(Slight interjection: When I told this story to my students just after it happened, one student, a student who though intelligent and creative, never looked much like he was paying attention, raised his head at this point in the story and blurted out, "Gives new meaning to the phrase 'exotic bird'!")
This bird loved RWW the whole time we were there. Finally, when it came time to go, SWW reached up to remove the parrot from RWW's shoulder. "No!" the bird shouted. SWW's hands flew back in surprise. She tried again. "NOOOOOO!" even louder, the bird cried.
Before this visit, none of us knew that the birds had words that they could use to really communicate, not just imitate. Here we were just stopping to get our animal-fix, and this small animal so clearly used our language to tell us what it wanted, and in this case, it wanted RWW. We got more than just the cute factor on this visit, but a reminder of how little we understand the creatures that surround us. How much underestimating do we do when we don't understand?
We asked him about the flavors of his fruits, which ones were his favorites. Clearly a lover of tropical fruits, he firmly declared that he loved all papayas and he couldn't get enough black sapote. He showed us which fruits he eats on his daily cereal due to their prolific bounty, and which he cradles carefully until they are ripe, since he gets so few.
We purchased a Tainang papaya and a Keitt mango from him to grow on our little mini-farm. When he found out we were from Altadena, he declared, "You guys are so lucky; you can grow anything in such an exotic climate."
Exotic? It's hot every day here right now, sunny, dry; it's exotic to him, I guess. His clouds and July-green hills were awe-inspiring to us.
Now, there are three ways to get cajeta/dulce de leche. First, you can buy jars of it at the store, which is what we usually do. Most Latin groceries sell it. Second, as we occasionally do, you can boil cans of sweetened condensed milk for an hour or so in a large pot of water and hope the cans don't explode. That gives a decent product, but it is hard to monitor the consistency and color of the caramel. And the third way is to make the whole dang batch from scratch, which I did a few days ago with some of the goats' milk I had received from a member of the produce exchange to which I belong. It takes forever, but requires almost no work, and it is the richest, most caramelly dulce de leche I've ever had. Will I make this every day? No, but it sure won't be unusual in this house.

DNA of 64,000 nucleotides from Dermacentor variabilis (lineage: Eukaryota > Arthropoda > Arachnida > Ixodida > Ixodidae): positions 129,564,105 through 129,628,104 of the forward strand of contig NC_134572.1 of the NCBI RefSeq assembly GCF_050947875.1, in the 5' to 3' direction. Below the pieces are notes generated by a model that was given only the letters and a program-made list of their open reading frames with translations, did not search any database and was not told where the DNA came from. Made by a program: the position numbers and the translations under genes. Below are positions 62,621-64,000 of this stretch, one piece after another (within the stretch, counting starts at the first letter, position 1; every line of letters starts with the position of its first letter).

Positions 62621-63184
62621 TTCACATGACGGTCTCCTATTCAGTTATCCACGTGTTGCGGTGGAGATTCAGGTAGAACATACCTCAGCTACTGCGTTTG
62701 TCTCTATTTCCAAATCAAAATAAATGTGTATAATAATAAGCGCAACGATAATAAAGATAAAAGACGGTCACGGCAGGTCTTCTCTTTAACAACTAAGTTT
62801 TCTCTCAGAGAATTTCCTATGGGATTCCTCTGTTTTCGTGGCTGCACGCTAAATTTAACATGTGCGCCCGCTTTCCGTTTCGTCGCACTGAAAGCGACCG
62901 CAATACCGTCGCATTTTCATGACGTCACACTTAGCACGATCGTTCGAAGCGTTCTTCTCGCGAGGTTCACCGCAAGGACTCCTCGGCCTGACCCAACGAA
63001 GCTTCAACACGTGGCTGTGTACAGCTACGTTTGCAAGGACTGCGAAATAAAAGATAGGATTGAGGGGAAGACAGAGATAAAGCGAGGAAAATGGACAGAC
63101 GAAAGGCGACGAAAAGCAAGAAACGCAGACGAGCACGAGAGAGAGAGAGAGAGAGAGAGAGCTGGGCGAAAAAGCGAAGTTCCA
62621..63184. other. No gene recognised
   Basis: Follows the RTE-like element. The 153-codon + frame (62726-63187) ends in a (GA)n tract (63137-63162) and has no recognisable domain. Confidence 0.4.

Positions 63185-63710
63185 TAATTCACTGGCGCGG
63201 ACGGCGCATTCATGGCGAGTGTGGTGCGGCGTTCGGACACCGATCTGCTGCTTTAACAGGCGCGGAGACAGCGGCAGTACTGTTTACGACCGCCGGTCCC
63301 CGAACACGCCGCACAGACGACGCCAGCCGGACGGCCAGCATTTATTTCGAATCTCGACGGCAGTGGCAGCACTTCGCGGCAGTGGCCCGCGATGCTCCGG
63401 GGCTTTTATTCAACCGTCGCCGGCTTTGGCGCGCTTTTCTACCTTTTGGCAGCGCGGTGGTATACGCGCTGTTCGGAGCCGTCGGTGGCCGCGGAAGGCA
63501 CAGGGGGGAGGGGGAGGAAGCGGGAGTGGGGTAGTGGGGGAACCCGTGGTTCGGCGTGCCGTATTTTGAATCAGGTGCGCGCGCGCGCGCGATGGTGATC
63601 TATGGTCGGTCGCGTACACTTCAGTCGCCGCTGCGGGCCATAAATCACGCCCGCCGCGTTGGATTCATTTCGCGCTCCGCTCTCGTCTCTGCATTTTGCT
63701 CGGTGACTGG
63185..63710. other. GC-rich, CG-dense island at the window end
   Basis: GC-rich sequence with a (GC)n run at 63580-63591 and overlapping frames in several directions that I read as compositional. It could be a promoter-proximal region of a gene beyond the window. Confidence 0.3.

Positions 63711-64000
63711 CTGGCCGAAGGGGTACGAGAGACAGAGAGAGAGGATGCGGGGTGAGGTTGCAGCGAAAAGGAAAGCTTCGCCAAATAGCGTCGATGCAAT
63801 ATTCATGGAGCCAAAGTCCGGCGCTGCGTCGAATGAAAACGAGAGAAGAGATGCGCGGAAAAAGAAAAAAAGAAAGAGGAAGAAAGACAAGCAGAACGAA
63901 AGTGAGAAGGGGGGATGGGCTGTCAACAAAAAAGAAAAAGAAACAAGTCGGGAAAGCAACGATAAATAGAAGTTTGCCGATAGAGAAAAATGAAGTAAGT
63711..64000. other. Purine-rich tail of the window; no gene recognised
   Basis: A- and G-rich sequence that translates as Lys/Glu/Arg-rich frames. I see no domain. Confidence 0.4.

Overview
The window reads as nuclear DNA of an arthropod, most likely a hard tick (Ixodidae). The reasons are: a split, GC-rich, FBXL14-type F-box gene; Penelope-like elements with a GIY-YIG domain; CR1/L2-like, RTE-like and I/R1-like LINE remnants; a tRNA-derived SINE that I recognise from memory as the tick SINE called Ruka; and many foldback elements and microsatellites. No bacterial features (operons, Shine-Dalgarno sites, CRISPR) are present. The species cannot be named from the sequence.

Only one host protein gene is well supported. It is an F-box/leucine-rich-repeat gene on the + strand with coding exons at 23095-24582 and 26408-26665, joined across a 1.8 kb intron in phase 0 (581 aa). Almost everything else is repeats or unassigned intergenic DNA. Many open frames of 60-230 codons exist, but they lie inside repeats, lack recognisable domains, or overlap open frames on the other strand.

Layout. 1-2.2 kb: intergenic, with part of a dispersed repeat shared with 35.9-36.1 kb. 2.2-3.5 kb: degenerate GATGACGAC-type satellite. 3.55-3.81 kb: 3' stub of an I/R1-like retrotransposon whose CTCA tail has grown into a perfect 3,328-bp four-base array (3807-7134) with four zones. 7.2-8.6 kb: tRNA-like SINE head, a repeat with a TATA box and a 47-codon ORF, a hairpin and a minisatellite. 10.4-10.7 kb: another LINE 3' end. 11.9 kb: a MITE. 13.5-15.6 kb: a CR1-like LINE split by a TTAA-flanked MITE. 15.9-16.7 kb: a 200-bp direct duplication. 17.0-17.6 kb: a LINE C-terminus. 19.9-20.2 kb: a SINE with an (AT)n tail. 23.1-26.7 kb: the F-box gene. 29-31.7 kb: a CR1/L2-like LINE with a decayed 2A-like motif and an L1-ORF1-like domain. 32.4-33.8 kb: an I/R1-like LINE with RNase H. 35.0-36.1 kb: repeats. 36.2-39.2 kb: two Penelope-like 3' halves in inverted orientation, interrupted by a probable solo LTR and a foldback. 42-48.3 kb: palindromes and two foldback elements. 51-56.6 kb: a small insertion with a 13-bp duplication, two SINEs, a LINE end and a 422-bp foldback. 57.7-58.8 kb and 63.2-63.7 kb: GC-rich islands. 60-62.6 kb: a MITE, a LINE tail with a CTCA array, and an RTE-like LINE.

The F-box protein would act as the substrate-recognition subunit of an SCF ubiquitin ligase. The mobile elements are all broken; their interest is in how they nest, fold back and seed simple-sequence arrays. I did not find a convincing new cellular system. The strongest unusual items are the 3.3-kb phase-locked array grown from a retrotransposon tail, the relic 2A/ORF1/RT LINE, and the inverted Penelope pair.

Cajeta/Dulce de Leche/Whateveryouwannacallit
I found this simple recipe at Vanilla.com. It's worth the time, and it will make a lot, about a pint and a half, so you'll have plenty for a while.
You will need:
2 quarts of goat’s milk, cow’s milk, or a mixture of the two
2 cups sugar
1 large, plump vanilla bean, split open
1/2 teaspoon baking soda, dissolved in 1 tablespoon water
To make the caramel:
In a large, heavy pot (not iron), combine the milk, sugar, and place over medium heat. Scrape the contents of the vanilla bean out and stir the tiny seeds into the mixture. As well, drop in the vanilla bean pod to further flavor the caramel. Stir regularly until the milk comes to a simmer and sugar is dissolved. Remove the pot from the heat and add dissolved baking soda; it will bubble up at this point, especially with goat’s milk. When the bubbles have subsided, return it to the heat.
Adjust heat so that the mixture is simmering. Simmer for a long time. For me, it took a total of about two hours. Occasionally stir the pot, making sure to swipe all along the bottom of the pot to prevent scorching or sticking. As the mixture begins to thicken and turn a caramel-brown color, you will probably need to stir more frequently.
If you take the pot off the heat and allow the cajeta to cool, it should be a medium-thick sauce. If it’s too thick, add hot water, 1 tablespoon at a time until it is the proper consistency. If it is too thin, return to the heat until it thickens.
When the cajeta is cool, remove the vanilla bean, let it cool, then lick off the caramelly goodness. The cajeta tastes great warm on ice cream, but also tastes fantastic cool, eaten off a spoon. Oh now, here I go, making myself hungry again.
Have a meaningful 4th of July.
(And, I have an updated version of Cajeta, very similar, but with an important addition, here.)